Dreams from the White House
It’s been another good week for The Times’ coverage of Obama’s ascent to the White House. Just before election day we tracked down his aunt, who was living in a rundown Boston estate, prompting allegations that we were some sort of Republican stooges. And then again this week we have uncovered the tale of Obama’s grandfather, who was tortured at the hands of the British during the Mau Mau rising.
“He said they would sometimes squeeze his testicles with parallel metallic rods. They also pierced his nails and buttocks with a sharp pin, with his hands and legs tied together with his head facing down,â€ [Barack Obama’s step-granny] said. The alleged torture was said to have left Mr Onyango permanently scarred, and bitterly antiBritish.
But far from being a Republican plant, the stories were simply nuggets hidden away in Obama’s own memoir, Dreams from My Father. While much of the Press continued its love-in with the Democrat contender, we did a little old-fashioned journalism.
I first read the book four years ago. I picked it up out of a sense of duty. Politicians’ memoirs are generally deeply tedious, an attempt to justify their indiscretions and mistakes with pompous overblown prose. But I needed to read it as research for a topic that I thought would provide me with plenty of work over the coming years (although I was deeply sceptical of Kenyan excitement that he would one day reach the White House). The first few pages were certainly a little overwritten but I was soon hooked. His writing was powerful and seemed to get to grips with some of America’s obsessions in a deeply personal way. My own copy is now badly creased and smudged from the number of times I’ve lent it out.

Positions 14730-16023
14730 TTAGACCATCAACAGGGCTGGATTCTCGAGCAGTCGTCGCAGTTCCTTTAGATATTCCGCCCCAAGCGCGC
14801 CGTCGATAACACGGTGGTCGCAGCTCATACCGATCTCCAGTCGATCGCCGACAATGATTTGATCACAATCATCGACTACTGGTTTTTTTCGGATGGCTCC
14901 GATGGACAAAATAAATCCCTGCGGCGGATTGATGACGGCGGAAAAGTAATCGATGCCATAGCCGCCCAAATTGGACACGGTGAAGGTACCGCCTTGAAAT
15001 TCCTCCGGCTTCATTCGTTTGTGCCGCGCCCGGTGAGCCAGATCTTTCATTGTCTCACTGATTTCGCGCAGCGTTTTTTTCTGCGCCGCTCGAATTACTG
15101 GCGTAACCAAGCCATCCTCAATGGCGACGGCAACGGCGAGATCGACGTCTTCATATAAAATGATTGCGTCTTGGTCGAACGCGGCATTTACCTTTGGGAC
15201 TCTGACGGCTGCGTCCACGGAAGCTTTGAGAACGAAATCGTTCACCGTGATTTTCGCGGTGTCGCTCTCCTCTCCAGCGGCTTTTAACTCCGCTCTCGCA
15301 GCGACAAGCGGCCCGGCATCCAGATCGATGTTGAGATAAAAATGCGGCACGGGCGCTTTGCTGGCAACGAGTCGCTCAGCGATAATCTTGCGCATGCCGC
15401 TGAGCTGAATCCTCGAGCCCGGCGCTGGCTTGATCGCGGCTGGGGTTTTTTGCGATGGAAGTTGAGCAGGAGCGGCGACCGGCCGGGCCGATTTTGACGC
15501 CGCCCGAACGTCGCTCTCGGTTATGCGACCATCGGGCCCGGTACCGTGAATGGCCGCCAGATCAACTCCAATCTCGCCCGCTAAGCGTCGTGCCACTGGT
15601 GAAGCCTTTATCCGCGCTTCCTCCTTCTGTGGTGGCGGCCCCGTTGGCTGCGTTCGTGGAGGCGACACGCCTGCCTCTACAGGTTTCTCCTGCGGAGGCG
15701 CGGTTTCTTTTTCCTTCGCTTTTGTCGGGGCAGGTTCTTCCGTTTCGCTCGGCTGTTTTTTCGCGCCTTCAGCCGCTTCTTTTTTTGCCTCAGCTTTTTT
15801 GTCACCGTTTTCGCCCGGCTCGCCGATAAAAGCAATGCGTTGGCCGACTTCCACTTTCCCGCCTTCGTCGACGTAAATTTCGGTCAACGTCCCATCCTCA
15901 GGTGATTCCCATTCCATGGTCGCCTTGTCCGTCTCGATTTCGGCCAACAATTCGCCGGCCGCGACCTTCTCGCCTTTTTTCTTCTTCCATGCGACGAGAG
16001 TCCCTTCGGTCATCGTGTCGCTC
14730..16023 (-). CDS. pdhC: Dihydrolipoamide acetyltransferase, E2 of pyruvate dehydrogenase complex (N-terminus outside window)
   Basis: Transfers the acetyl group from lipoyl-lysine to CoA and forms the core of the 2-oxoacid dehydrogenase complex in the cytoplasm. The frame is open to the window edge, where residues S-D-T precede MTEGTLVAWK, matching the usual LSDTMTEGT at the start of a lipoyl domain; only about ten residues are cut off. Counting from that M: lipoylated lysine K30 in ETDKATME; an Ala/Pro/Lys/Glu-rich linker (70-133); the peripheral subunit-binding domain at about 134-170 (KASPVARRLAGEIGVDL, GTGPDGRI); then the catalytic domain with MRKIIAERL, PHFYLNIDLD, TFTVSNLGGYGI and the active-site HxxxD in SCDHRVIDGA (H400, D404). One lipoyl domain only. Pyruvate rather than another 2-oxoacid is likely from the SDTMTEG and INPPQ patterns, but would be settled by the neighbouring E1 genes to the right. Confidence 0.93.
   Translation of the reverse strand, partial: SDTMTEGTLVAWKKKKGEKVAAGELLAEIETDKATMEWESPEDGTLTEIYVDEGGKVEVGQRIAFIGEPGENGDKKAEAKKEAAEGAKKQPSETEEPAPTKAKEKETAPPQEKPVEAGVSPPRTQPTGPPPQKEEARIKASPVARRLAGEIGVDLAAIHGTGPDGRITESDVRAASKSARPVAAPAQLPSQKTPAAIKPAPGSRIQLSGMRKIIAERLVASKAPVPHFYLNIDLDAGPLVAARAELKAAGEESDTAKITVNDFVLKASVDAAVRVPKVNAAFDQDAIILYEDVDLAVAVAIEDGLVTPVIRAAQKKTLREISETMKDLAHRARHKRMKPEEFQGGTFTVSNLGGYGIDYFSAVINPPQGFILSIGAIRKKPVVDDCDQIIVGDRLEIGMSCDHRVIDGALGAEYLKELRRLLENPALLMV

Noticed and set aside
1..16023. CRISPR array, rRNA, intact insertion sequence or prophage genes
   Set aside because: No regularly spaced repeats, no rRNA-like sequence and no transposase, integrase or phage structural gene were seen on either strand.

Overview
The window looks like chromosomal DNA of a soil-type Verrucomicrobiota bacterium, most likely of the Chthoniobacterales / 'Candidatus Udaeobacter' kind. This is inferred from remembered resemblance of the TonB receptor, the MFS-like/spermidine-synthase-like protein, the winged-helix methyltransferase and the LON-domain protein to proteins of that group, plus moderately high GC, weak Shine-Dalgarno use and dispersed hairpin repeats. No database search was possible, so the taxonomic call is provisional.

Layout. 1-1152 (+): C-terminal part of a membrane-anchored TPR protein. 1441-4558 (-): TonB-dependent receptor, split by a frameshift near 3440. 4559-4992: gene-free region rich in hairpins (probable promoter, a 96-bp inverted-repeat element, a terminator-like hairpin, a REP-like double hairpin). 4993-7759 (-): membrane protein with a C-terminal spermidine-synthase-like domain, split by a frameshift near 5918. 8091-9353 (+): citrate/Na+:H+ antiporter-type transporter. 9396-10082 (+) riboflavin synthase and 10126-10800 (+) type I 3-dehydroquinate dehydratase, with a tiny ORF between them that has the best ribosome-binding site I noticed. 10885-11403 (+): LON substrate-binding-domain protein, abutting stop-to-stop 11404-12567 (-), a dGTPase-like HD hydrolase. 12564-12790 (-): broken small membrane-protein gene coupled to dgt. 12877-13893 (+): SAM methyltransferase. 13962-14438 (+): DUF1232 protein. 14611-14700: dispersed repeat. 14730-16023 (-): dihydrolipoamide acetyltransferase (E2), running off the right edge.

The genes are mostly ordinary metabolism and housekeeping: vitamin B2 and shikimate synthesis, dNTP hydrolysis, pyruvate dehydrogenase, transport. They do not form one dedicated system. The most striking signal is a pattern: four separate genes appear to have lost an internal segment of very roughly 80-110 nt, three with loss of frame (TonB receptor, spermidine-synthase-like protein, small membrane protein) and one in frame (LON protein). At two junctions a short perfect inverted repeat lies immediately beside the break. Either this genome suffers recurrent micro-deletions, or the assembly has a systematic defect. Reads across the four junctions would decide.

But I had one nagging doubt about it. The book was simply too slick. Before even embarking on a political career, Obama had managed to write a book that positioned him perfectly for higher office. He puts down family problems – his alcoholic, wife-beating father – and personal problems – the drugs – in black and white, but in such a way that they don’t seem that big a deal. Just about glossing over the worst of it. And with his skeletons on the page, there are none left in his closet.
Patrick T Reardon (I always think using your middle initial is a bit of a giveaway), in The Chicago Tribune this week, lumps me in with the conspiracy theorists….
As it turned out, that forthrightness helped Obama. By pointing out such skeletons in his closet, he didn’t leave much for investigative reporters or enemy operatives to dredge up. (Some conspiracy theorists contend that’s exactly why he wrote the book, but, if he had been so calculating, he would have given a tighter focus to the book, particularly in relating his five-week visit to Kenya, which sprawls for nearly 240 pages.)
Then there is the politics. Throughout Dreams Obama describes the issues on the streets of Chicago, the race relations and the glimpses of poverty that inform his political education. He shows us he is affected deeply. Yet never once explains where that education takes him. The book is devoid of political framework or philosophy. There is no ideology that might come back to bite him on the bum.
Don’t get me wrong. This is a stunning book. The guy can write. As Paddy Reardon rightly says…”oceans away from the carefully homogenized writing that typically is produced, often by staff members, under the byline of an American politician”. But at the same time, I can’t help thinking it was part of a masterplan.